When we view the world through the lens of Interbeing, when we see a woman, we also see the world of men in her. Similarly, when we look at a man, we will also see his mother, his sisters, his daughters. The bottom line is that a woman cannot vilify and hurt the male gender without also hurting herself. For the same reason, men cannot oppress women without reaping very grave consequences. Every woman is potentially a wife and a mother. If we traumatize or mistreat a mother, we will also hurt her husband and her children. There will be a chain effect of bad karma. It is for this reason that international agencies such as the United Nations and the World Bank have always promoted the education and well-being of women. When a woman is educated and happy, we all reap the benefits.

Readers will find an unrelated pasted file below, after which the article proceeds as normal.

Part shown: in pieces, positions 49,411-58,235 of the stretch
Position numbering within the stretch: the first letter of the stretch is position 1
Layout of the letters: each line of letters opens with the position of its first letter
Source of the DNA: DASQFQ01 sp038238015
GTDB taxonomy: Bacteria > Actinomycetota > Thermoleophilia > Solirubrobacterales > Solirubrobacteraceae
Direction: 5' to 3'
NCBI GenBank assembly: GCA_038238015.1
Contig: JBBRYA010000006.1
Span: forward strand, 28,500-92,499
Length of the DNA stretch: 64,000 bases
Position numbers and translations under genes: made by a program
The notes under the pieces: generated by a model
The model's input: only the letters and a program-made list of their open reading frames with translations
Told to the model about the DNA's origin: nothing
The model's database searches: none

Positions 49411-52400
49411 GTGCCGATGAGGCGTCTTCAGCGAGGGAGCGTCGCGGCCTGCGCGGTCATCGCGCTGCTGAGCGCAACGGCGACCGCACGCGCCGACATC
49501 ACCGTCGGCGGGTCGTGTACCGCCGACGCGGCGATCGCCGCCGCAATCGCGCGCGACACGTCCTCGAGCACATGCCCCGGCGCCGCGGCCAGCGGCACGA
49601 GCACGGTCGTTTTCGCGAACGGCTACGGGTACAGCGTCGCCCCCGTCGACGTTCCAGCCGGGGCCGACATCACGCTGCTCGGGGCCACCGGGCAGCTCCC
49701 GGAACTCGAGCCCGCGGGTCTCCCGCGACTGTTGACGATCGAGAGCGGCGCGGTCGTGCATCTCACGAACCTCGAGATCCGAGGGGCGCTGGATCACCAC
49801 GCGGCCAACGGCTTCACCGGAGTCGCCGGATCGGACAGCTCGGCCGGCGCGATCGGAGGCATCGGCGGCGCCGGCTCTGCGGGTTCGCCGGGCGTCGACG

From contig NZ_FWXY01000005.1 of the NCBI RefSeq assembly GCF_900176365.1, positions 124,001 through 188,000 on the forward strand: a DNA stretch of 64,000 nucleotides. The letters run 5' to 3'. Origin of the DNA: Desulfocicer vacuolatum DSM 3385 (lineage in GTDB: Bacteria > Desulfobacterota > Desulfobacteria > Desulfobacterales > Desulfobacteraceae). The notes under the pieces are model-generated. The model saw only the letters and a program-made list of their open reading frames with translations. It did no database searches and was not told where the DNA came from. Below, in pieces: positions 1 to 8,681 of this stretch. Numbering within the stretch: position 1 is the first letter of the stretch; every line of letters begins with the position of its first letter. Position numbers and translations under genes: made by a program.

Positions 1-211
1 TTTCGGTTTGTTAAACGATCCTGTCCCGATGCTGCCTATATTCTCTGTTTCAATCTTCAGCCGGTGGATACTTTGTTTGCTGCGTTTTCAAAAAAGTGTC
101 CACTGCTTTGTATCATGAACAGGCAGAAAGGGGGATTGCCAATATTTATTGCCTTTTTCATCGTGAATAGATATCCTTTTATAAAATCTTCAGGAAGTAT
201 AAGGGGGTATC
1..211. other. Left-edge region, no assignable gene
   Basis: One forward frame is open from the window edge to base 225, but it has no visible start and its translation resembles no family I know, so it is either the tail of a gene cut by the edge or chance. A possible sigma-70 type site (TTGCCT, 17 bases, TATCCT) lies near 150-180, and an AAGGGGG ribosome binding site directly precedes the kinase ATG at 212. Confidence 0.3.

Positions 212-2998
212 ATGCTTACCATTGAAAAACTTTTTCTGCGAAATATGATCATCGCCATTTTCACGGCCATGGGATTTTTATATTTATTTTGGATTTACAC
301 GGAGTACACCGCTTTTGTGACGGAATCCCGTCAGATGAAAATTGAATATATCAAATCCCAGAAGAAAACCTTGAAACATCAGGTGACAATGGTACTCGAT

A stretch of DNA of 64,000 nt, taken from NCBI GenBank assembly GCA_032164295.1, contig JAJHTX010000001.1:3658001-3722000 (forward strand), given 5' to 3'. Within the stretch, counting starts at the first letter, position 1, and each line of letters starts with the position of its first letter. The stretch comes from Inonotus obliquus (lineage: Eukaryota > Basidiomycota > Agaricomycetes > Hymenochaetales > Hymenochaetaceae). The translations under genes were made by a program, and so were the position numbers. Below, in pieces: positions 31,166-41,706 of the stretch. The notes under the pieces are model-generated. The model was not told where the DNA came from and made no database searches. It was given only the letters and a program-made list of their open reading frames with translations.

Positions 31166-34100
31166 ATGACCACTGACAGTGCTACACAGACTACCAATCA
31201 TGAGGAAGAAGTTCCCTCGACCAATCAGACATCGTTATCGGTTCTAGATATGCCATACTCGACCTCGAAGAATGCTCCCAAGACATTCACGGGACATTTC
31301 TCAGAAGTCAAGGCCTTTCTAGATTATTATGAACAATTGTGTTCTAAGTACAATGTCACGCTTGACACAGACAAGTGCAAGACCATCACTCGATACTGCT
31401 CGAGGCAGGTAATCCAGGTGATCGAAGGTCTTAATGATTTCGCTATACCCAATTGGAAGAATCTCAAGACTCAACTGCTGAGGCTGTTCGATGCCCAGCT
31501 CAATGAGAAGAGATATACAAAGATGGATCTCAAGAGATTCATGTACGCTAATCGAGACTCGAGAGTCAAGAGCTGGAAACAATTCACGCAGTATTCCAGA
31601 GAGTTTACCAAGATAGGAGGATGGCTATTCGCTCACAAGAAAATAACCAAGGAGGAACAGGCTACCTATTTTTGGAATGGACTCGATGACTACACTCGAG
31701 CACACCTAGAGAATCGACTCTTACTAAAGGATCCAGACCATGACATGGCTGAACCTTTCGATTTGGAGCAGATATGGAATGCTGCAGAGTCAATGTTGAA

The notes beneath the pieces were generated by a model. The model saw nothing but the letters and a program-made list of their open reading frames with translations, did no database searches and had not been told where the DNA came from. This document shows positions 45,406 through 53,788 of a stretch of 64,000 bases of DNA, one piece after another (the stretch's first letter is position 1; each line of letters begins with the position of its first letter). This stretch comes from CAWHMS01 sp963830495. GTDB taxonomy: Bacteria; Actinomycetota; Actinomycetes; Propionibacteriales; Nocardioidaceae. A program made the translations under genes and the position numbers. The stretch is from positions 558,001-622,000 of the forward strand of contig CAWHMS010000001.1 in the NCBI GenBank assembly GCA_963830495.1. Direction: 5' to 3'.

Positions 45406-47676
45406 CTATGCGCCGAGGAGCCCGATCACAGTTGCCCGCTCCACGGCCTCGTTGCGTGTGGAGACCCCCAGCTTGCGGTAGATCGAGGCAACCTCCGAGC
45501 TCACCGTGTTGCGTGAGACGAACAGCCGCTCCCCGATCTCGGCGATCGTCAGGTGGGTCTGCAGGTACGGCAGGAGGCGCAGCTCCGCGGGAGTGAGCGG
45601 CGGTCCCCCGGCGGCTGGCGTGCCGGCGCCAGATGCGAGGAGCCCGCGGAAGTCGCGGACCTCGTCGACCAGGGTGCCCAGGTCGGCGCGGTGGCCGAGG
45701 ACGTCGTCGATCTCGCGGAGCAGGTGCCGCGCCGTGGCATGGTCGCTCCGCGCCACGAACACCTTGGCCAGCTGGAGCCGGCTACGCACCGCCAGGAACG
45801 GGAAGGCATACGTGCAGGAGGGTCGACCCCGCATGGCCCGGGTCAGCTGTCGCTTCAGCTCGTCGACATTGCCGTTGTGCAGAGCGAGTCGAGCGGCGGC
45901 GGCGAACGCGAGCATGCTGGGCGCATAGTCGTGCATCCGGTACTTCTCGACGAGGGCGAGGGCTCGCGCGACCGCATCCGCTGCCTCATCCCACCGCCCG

In the past, the genders use an antagonistic model to fight the war of the sexes. Misogyny is real. But so is misandry. Both are examples of stupidity, totally devoid of wisdom. Let men and women work together, as a team and as equals, to create a better future for humanity. Men and women are not enemies to each other. They inter-be and their well-beings are closely tied. This is why we should teach cross-gender compassion and reject hate speech.

Published author, Zen teacher, professor, scientist, philosopher, social commentator, socially-engaged human